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Study: Limiting Children’s Screen Time Improves Their Memory, Attention and Language Skills

2 minute read

A new study found that limiting children’s screen time to two hours a day can improve brain function.

The study, published by The Lancet Child and Adolescent Health, looked at around 4,500 children ages 8 to 11 and compared their sleep schedules, exercise and screen time to the national guidelines for children’s health. According to the guidelines, children in that age group should not spend more than two hours in front of a screen, should get somewhere between 9 to 11 hours of sleep and should get at least an hour of physical activity a day.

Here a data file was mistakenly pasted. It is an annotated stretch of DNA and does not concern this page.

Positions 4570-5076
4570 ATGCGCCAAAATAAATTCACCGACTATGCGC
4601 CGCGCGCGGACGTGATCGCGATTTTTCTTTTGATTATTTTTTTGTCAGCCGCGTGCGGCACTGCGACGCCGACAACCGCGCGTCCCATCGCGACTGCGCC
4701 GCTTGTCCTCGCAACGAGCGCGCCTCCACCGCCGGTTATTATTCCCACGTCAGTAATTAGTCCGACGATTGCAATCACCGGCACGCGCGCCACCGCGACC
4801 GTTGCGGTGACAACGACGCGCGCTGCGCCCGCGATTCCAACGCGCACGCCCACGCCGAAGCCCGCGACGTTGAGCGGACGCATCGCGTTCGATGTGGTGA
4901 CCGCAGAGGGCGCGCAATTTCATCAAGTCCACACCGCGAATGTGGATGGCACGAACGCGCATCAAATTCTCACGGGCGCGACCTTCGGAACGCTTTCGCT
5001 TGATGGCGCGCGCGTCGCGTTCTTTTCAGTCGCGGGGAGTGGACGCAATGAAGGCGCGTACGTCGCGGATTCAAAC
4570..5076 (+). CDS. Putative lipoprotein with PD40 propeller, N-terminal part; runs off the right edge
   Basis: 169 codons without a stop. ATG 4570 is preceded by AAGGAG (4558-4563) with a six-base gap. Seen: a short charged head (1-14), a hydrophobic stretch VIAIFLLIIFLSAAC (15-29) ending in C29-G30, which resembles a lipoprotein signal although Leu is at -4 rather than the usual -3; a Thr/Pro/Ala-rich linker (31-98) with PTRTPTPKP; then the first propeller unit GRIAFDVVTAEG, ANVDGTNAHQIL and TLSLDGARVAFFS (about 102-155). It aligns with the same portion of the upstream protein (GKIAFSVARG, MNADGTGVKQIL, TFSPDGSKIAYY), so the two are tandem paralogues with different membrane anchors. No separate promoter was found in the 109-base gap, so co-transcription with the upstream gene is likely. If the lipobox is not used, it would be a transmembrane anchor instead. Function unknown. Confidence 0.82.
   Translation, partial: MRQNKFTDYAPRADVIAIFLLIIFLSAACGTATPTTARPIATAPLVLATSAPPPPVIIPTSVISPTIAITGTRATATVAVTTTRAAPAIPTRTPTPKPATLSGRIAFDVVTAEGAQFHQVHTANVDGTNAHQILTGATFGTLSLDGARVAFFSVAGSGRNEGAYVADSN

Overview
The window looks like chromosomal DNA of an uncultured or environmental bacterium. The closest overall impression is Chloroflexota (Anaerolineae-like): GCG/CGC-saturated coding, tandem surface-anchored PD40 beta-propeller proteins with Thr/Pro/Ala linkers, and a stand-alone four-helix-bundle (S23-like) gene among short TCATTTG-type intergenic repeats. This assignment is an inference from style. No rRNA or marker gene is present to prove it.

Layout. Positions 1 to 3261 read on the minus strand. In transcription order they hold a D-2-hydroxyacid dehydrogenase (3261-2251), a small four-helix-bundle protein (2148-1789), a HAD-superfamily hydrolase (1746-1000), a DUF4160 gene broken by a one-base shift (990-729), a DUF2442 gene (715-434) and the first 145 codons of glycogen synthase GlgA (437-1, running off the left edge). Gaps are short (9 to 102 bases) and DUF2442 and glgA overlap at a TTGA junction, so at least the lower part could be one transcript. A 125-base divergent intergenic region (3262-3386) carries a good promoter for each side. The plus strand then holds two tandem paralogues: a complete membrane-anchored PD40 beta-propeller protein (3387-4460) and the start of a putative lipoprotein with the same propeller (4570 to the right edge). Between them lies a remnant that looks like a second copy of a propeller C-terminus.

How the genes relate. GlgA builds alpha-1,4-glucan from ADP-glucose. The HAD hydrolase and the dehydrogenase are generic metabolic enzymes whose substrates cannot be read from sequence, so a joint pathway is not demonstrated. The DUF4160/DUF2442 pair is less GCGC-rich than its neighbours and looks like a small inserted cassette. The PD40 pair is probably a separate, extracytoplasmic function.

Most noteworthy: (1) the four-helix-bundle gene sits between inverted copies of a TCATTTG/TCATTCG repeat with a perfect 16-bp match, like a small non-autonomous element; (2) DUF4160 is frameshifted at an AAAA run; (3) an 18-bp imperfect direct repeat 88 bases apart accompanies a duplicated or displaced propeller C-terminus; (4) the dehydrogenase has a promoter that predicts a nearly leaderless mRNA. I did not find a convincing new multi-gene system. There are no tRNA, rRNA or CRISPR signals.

Researchers found that of those 4,500 children, only 5% met all the suggested guidelines.

The study revealed that only 51% of the children got the recommended sleep time, 37% got the recommended screen time and 18% met the physical activity requirement.

Researchers said that the children who did meet the recommended goals had better “global cognition” which includes memory, attention and language.

Jeremy Walsh, lead author of the study said it allowed researchers to look at the collective impact of sleep, screen time and exercise on children.

“We know that the behaviors of physical activity, sleep and screen time can independently impact the cognitive health of a child. However, these behaviors are never considered in combination,” he told CNN. “We really had an opportunity here to look at how meeting each of these guidelines and meeting all of the guidelines relate to cognition in a large sample of American children.”

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Write to Gina Martinez at gina.martinez@time.com